^ I have driven in snow with proper all season tires for 20 years now. They’re fine.

Funny you posted that tire!!! I live by Sumitomo and Khumo tires. I think they’re fantastic...and have been buying both for about 15 years now.
______________________________
 

EdP

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Toddasaurus

Robots, lasers, dinosaurs.
831
670
93
Portland, OR
Genesis Model Type
Genesis G70
^ I have driven in snow with proper all season tires for 20 years now. They’re fine.

Funny you posted that tire!!! I live by Sumitomo and Khumo tires. I think they’re fantastic...and have been buying both for about 15 years now.
Hah, nice! I've been a fan of Kumho and Falken for a while now, but this is my first time using Sumitomo. I'm all about getting the best bang for your buck.

Just for reference, my only point is that good all season tires are designed to perform in relatively cold temperatures (ie when it's cold enough to snow). For reference, here is a snippet of the advertisement/description for the Sumitomo's I got for my wife's car.

The Sumitomo HTR A/S P02 (High Tech Radial, All-Season, Premium 2nd Generation) tire line includes W-speed rated Ultra High Performance All-Season radials developed to meet the year-round driving needs of sports car, sporty coupe and performance sedan drivers by blending dry and wet road performance with all-season wintertime traction. The HTR A/S P02 radials use Sumitomo's high-tech materials and manufacturing methods to blend ultra-high performance with all-season traction, even in occasional light snow.
See? Snow. Obviously not nearly as good as snow tires in the super cold and/or snow, but I don't think they suddenly fall flat after the temp gets close to freezing.
 

Toddasaurus

Robots, lasers, dinosaurs.
831
670
93
Portland, OR
Genesis Model Type
Genesis G70
Do you think "cheap ones" may be a factor?
Possibly. At the time I just wanted something, anything, other than her summer only tires. I based my choice not only on the price, but also the reviews for that specific tire. Those seemed to fit the bill, as I'm always looking for something that's a good bang for your buck. To clarify, those Sumitomo's aren't necessarily 'cheap', but they are on the less expensive side for their category (ie UHP All Season).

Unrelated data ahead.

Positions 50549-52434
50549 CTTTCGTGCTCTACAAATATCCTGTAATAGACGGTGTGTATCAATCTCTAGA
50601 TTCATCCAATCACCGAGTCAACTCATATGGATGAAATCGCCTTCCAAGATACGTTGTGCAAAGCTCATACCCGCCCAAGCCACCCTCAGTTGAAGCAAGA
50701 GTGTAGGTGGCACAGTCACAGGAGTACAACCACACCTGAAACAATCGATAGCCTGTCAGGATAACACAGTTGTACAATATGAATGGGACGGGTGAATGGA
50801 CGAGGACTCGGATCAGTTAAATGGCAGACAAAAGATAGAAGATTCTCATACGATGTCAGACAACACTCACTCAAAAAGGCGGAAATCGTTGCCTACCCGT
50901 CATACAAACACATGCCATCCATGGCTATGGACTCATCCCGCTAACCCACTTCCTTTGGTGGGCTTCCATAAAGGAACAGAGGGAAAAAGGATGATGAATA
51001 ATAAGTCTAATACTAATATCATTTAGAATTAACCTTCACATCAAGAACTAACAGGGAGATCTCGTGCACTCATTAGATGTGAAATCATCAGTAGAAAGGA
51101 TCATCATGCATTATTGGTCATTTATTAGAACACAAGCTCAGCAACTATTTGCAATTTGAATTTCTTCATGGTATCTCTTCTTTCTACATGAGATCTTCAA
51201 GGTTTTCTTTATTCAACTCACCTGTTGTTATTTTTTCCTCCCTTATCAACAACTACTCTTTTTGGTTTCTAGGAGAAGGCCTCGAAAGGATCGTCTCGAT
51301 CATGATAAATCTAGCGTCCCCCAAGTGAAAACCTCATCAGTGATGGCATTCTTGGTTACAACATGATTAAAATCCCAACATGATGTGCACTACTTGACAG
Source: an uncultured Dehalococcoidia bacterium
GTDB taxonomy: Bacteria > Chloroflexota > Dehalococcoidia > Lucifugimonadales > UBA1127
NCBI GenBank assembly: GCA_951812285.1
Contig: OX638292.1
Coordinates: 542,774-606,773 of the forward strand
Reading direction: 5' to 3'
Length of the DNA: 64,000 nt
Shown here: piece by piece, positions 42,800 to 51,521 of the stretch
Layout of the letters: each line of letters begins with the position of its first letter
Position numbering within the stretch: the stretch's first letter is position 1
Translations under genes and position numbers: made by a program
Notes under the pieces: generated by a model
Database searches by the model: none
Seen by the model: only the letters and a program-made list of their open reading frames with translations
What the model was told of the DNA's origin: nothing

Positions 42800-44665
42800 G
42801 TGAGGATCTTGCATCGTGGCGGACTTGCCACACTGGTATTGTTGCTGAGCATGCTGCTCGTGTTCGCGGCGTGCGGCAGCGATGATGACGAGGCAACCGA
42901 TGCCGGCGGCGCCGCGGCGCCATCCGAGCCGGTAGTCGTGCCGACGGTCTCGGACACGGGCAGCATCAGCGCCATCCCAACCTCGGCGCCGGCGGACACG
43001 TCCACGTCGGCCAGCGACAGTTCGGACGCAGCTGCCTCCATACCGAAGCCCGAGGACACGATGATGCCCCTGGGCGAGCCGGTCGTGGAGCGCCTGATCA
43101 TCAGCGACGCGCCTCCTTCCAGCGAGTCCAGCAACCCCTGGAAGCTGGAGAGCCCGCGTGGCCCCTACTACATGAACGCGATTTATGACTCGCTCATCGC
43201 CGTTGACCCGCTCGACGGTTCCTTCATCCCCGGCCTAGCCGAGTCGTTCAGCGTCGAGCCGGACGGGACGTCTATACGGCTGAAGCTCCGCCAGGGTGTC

Toddasaurus

Robots, lasers, dinosaurs.
831
670
93
Portland, OR
Genesis Model Type
Genesis G70
@Beefer , I don't know why I posted my response to you on this thread. I thought I was looking at your thread where you were talking about switching to all seasons. Oops. My bad.

Sorry for that, everyone! Please disregard my ignorant post. Haha.
______________________________
 

Beefer

Getting familiar with the group...
2,749
1,925
113
Richmond, VA
Genesis Model Type
Genesis G70
@Beefer , I don't know why I posted my response to you on this thread. I thought I was looking at your thread where you were talking about switching to all seasons. Oops. My bad.

Sorry for that, everyone! Please disregard my ignorant post. Haha.
I think you’re good...on point and on topic...LOL.

Kind of anyway.

Point is...I got AWD not just for winter driving. But to utilize AWD in the winter (cold and/or minor snow)...good all seasonals are perfect:)
 

kenbefound

Registered Member
34
17
8
Springfield, MA
Genesis Model Type
No Genesis Yet!
Absolutely could not agree more with this sentiment. I'll never run A/S tires for this very reason, no matter the climate. There's just no point other than laziness.
Not sure I agree with the laziness quip, unless you find a mechanic that will store them for you and respect your rims it can be a hassle.
 

Spanky61

Been here awhile...
839
177
43
NM
Genesis Model Type
Genesis G80
Depends on where you live. In a place that get two snowfalls of an inch or two a winter, you won't easily convince car owners to invest in winter tires. An all season with good tread is better than a summer tire. If you live in Arizona and commute to the Mojave on a regular basis, summer tires are needed, but if the high in your area is 80 degrees and 5 miles to the mall is a long trip, most any tire will do.
Exactly EdP!

People like myself who live in NM, don't need snow tires, likewise southern AZ etc. However, we can go from 50 degree weather at 5,000 to 6,000 ft. and within an hour be experiencing; subzero temperatures, icy snow packed and covered roads, thunder-snow and nearly all forms of in-climate weather in the mountains above 8,000 - 12,000 ft +. All season tires are a good compromise. You don't need snow tires, nor is it practical. We experience some of the most sever weather conditions recorded in the US every year, at altitude.

However, I won't agree with those who say; "you must have AWD to drive in such adverse conditions." We have very few accidents which occur in the mountains and on mountainous roads. People have the added understanding; that leaving the roads, plummeting several thousands of feet will most certainly contribute to their demise. So, they drive much more consistently, conservatively and cautiously in such conditions. Most with two wheel drive, front or rear.

However, common sense dictates, driving and actions, (when in doubt, stay home and off the roads). Most AWD owners believe they can avoid most of the problems associated with such sever weather and in the process take far too many chances. I love a RWD auto in heavy snow or icy conditions. They're more controllable, predictable and remind you, when to stay off the roads.

 
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Spanky61

Been here awhile...
839
177
43
NM
Genesis Model Type
Genesis G80

Most of this happens within hours, sometimes less. We don't have the time to stop and put on snow tires. And if you'll notice in the video, very few if any drivers have snow tires on or are in AWD vehicles. Life simply goes on as is.

On US 550, "the million dollar highway," it's two lane and mountain passes crest 14,000 feet, no guard rails and nothing but ice and snow packed. Some sections, have drop gates to close the highway also. If you get caught between them, you're there as longs as they are closed and go to the nearest mountain town and stay till they are opened up again. AWD isn't going to help you, nor are snow tires.